Tuesday, May 29, 2007

Terrorism 'spreading beyond Iraq'

Al-Qaeda in Iraq may be spreading its influence beyond the borders of this war torn country. Last week saw a return of a significant number of car and suicide bombings within Iraq, but outside its territory there were a number of incidents which bore all the hallmarks of al-Qaeda.
In Lebanon, violence broke out between Fatah al-Islam and Lebanese security forces. Many experts say the group has strong links with al-Qaeda in Iraq. Meanwhile Turkey saw its first terror attack in several months initially blamed on Islamic extremists. The bombing targeted a shopping mall in a tourist area of Ankara killing at least 6 and injuring more than 100. The bombing was later said to have been launched by a PKK suicide bomber, Guven Akkus [BBC]. Turkey has been hit by several bombings in recent years. Some have been blamed on Kurds and others on Islamic militants. In November 2003, more than 60 people were killed by a series of suicide bombings in Istanbul which the authorities linked to al-Qaeda. Kurdish rebels also carried out a number of attacks on tourist sites in Turkey last year, killing more than a dozen people.
The al-Qaeda threat to surrounding countries appears to have been the impetus for persuading the Iranians to come to Iraq along with US officials to discuss the security situation in the country.

During the talks the violence continued outside. More than 20 died and at least 66 were injured in a Baghdad car bombing. The blast also damaged an important Sunni mosque.
CNN in a report Monday suggested that al-Qaeda in Iraq were sending trained terrorists to Syria, Lebanon, Jordan, Saudi Arabia and Yemen in order to spread its terror campaign. Dennis Pluchinsky, a former State Dept. Intelligence Analyst, told CNN, “Iraq is a laboratory of tactics and terrorist techniques”. It is clear, at least from claims made, and a certain amount of evidence at attack sites that the Iraqi terror groups are having a wider effect. Three bombings in Amman, Jordan which targeted western hotels have been attributed to the now deceased Zarqawi led al-Qaeda in Iraq terror group [BBC]. An audio tape, purported to be from Abu Musab al-Zarqawi, stated that three members of his group were sent to Jordan to carry out the attacks “against Jews, Crusaders and other enemies of God”. Even before his message, many were convinced al-Qaead were behind the blasts [BBC]. But as the security situation deteriorates in Iraq, it, like Afghanistan in the past, is fast becoming a terrorist training camp from which al-Qaeda and similar groups are launching attacks beyond its borders.
And the battle against the insurgency is far from over. At least 38 died in 2 car bombings Tuesday and on Monday 2 US troops died when their helicopter crashed after coming under fire. A further 8 other troops died when they went to their aid [early reports suggested only 6 had died, but CNN reported that another 2 had been confirmed dead late Tuesday]. It brings the total number of US dead to 3,363 since March 2003. The BBC also reported on Monday that five Britons had been abducted from Iraq’s Finance Ministry in Baghdad.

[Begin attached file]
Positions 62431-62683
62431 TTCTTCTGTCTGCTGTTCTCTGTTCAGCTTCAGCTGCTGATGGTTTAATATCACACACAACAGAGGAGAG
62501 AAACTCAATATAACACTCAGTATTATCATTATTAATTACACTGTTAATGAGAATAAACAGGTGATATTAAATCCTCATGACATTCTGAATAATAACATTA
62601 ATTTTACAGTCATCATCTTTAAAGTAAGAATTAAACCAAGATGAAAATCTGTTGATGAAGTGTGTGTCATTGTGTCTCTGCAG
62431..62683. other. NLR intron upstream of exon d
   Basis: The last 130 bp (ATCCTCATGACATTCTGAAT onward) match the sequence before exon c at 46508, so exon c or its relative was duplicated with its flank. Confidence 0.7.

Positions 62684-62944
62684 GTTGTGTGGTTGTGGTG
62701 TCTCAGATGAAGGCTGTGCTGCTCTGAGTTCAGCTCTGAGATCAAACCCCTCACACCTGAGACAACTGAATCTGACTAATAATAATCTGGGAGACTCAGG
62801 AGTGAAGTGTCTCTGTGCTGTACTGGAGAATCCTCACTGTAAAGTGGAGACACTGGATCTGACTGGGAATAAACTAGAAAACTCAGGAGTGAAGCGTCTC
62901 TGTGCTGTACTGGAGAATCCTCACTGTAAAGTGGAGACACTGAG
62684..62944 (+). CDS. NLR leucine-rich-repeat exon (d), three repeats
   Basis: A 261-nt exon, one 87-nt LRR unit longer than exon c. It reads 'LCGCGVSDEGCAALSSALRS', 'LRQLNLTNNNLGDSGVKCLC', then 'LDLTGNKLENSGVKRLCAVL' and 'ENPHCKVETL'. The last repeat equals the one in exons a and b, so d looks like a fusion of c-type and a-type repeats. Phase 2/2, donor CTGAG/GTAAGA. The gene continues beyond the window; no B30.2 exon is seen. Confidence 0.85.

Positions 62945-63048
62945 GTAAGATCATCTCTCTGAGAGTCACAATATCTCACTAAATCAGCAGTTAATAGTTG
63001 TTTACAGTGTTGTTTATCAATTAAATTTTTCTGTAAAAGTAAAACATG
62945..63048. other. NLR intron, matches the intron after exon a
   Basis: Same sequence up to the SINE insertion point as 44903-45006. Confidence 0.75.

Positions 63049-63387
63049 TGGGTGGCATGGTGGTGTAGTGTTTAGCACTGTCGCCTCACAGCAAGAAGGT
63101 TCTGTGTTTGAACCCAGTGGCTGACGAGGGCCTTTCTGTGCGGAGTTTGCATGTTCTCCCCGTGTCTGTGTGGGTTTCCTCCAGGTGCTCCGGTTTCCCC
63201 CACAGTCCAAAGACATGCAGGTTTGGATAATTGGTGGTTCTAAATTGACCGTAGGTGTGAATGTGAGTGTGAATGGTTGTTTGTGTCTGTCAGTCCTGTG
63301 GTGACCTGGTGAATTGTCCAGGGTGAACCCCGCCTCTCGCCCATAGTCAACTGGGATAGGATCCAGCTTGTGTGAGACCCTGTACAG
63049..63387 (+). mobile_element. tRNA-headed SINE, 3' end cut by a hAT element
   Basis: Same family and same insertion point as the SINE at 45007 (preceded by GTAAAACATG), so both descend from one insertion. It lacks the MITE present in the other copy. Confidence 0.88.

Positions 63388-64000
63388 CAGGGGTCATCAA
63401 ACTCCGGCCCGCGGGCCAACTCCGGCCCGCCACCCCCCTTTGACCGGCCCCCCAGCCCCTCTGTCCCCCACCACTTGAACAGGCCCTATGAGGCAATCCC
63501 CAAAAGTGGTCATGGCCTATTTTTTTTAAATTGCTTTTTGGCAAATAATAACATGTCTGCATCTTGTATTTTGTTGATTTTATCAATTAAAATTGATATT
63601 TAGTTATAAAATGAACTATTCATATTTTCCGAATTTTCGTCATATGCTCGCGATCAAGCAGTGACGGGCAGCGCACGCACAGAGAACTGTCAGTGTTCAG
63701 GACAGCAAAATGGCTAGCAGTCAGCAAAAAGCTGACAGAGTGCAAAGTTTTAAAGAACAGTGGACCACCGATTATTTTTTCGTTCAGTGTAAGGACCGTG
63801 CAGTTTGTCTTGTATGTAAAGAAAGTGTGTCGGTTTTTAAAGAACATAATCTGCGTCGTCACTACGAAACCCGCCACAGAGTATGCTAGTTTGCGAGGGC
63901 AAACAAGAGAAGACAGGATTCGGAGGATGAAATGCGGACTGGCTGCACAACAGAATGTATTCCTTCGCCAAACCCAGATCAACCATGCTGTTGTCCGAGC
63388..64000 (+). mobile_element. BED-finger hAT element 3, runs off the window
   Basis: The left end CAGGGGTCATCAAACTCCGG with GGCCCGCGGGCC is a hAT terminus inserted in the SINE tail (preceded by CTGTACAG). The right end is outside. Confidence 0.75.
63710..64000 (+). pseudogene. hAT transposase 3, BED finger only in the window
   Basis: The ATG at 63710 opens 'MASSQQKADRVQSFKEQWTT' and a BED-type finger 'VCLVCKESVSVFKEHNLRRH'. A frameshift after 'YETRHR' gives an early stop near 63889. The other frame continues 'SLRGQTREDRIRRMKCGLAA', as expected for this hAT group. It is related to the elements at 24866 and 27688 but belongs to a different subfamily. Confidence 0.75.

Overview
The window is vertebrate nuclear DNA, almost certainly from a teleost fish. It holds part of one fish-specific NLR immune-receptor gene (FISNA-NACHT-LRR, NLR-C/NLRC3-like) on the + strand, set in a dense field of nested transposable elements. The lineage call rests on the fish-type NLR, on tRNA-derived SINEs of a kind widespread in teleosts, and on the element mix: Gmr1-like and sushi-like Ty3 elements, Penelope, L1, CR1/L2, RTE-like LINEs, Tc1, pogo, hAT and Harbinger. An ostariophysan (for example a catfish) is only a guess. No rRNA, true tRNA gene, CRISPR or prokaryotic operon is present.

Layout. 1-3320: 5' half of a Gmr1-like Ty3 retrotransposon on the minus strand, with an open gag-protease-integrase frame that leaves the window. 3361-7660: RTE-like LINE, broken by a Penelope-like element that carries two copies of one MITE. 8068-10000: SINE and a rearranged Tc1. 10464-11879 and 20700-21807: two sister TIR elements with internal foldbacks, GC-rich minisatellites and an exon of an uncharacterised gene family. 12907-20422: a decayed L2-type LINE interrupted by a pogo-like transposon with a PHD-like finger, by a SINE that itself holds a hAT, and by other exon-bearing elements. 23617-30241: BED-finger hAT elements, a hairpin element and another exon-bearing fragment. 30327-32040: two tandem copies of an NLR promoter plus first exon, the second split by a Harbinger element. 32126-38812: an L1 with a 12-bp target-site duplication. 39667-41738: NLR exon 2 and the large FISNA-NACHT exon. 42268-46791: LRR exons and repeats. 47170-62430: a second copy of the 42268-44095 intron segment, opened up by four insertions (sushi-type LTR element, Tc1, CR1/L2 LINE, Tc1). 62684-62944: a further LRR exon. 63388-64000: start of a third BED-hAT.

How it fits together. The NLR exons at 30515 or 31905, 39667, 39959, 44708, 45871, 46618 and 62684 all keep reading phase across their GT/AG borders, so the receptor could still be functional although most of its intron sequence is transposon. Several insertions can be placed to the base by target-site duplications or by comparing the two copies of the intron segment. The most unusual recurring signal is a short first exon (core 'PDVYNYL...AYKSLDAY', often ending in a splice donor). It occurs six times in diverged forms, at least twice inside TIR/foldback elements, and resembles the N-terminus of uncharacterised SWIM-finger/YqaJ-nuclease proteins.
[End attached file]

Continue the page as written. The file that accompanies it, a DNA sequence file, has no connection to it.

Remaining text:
It was not a good week for British authorities when it emerged that a number or terror suspects on ‘control orders’ had absconded [BBC]. Within days the government were suggesting further ‘draconian’ laws in order to stop terrorism in its tracks. New so called ‘stop and quiz’ terror powers would enable police to stop and question anybody whether or not they had any suspicion or ‘reasonable cause’ to do so [BBC]. The proposals were swiftly condemned by many human rights groups and politicians on all sides [BBC]. Mr Hain, who is in the running to become Labour's deputy leader, told BBC1's Sunday AM programme, "We have got to be very careful that we do not create circumstances that are the domestic equivalent of Guantanamo Bay."
"Guantanamo Bay, which was an international abuse of human rights, acted as a recruiting sergeant for dissidents and alienated Muslims and alienated many other people across the world."
Liberal Democrat home affairs spokesman Nick Clegg warned it would only increase radicalism. The proposals are seen as a ‘knee jerk’ reaction to the authority’s failure to keep hold of the terror suspects who absconded last week. When it emerged on Thursday that three men suspected of wanting to kill UK troops had disappeared, Mr Reid criticised his political opponents and judges for stopping the use of tougher measures against terror suspects. He promised new anti-terror measures and told MPs that the government could consider suspending some parts of the European Convention on Human Rights (ECHR) so it can impose tougher control orders.

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